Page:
It’s been a while since I last tasted (or reviewed a Kilchoman). I have a large number of samples sitting on my shelves from swaps and previously deceased bottles and it’s time to bring their number down a bit.
Kilchoman, as you probably know, is the youngest distillery on Islay. They’re a very small distillery, with very limited output (compared to the big boys on the island) but their reputation is quite high. They may not be set up to produce much but what they put out is invariably good. For their regular releases they use barley peated at the Port Ellen maltings on Islay to about 50 ppm (which is at Ardbeg levels) but for these 100% Islay releases (of which this is the 3rd edition) they use only barley malted on site to 20-25 ppm (see Jordan D.’s post from late-2013 confirming this). This means this will be quite unlike the other Kilchomans I’ve tried and so I’m quite looking forward to it.
Kilchoman 100% Islay, 3rd Ed. (50%; from a purchased sample)
Nose: Lemony smoke; quite creamy/buttery as well. It may not be heavily peated but the smoke is not hard to find. A green, farmy note as well and a fair bit of salt too. After a minute the salt and lemon are joined by green olive brine. Very reminiscent of Caol Ila and very nice indeed. The smoke gets ashier as it sits and you’re not going to mistake this for a lightly peated whisky, no matter what the ppm may be. Water pulls the mezcal notes from the palate out on the nose as well (quite close to this 5 yo Talisker now).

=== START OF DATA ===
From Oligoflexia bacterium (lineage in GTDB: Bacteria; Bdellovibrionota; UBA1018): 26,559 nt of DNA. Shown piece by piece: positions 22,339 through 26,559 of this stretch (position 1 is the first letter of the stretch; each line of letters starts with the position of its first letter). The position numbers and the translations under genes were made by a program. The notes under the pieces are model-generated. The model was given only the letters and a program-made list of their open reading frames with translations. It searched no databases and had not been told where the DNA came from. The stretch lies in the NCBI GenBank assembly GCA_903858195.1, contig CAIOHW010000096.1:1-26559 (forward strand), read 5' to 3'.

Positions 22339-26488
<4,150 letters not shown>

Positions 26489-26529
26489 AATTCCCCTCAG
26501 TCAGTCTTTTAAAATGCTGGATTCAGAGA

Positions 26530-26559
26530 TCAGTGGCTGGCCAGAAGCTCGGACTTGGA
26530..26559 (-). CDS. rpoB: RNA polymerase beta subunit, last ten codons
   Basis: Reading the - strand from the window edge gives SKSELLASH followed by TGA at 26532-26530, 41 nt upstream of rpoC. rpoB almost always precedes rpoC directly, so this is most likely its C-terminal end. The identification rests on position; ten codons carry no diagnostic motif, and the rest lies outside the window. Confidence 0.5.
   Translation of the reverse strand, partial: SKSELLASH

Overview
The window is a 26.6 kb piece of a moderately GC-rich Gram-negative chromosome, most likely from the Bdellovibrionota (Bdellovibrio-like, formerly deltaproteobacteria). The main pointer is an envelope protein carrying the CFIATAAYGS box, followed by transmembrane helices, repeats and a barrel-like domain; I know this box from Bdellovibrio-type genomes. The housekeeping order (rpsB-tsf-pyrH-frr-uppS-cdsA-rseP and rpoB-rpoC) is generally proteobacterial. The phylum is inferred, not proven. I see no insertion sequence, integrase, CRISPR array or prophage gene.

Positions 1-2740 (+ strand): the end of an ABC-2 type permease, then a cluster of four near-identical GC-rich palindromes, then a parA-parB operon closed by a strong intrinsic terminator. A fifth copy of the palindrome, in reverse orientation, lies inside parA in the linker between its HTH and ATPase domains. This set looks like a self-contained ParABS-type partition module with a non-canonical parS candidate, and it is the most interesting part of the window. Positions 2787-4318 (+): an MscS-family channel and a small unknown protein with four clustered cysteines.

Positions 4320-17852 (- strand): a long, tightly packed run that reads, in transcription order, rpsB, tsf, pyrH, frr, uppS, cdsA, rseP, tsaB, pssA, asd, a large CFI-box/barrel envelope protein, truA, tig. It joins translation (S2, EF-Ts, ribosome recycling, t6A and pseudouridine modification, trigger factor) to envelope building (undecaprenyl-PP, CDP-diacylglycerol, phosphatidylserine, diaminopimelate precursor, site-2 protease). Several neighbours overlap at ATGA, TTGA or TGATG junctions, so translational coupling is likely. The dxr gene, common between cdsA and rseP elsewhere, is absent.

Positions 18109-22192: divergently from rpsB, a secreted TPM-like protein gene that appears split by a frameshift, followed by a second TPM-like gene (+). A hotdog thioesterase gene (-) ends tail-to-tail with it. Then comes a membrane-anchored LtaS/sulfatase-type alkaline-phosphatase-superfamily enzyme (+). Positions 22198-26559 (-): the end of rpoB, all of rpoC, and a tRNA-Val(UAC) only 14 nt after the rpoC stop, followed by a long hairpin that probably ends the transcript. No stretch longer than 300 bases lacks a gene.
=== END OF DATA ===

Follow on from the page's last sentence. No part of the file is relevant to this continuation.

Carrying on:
Palate: Sweeter on the palate to start and there’s a mezcal’ish new-makey note too along with the lemon. This must be just about 3 years old. As on the nose, it gets ashier as it sits and saltier too, and there’s an almost vegetal bitterness too. Alas, the new make notes don’t dissipate with time. No improvement with water, I’m afraid. If anything the bitterness increases.
Finish: Long. No new development; the salt hangs around for a while and then as it fades the new-makey notes get prominent again.
Comments: I have not got those notes that I associate with new make with any other Kilchoman, including others that couldn’t have been very much more than 3 years of age. I guess the higher peating level of those releases covers them up. Well, I quite liked the nose of this one but the palate and finish were dominated by the new make notes.
Rating: 82 points.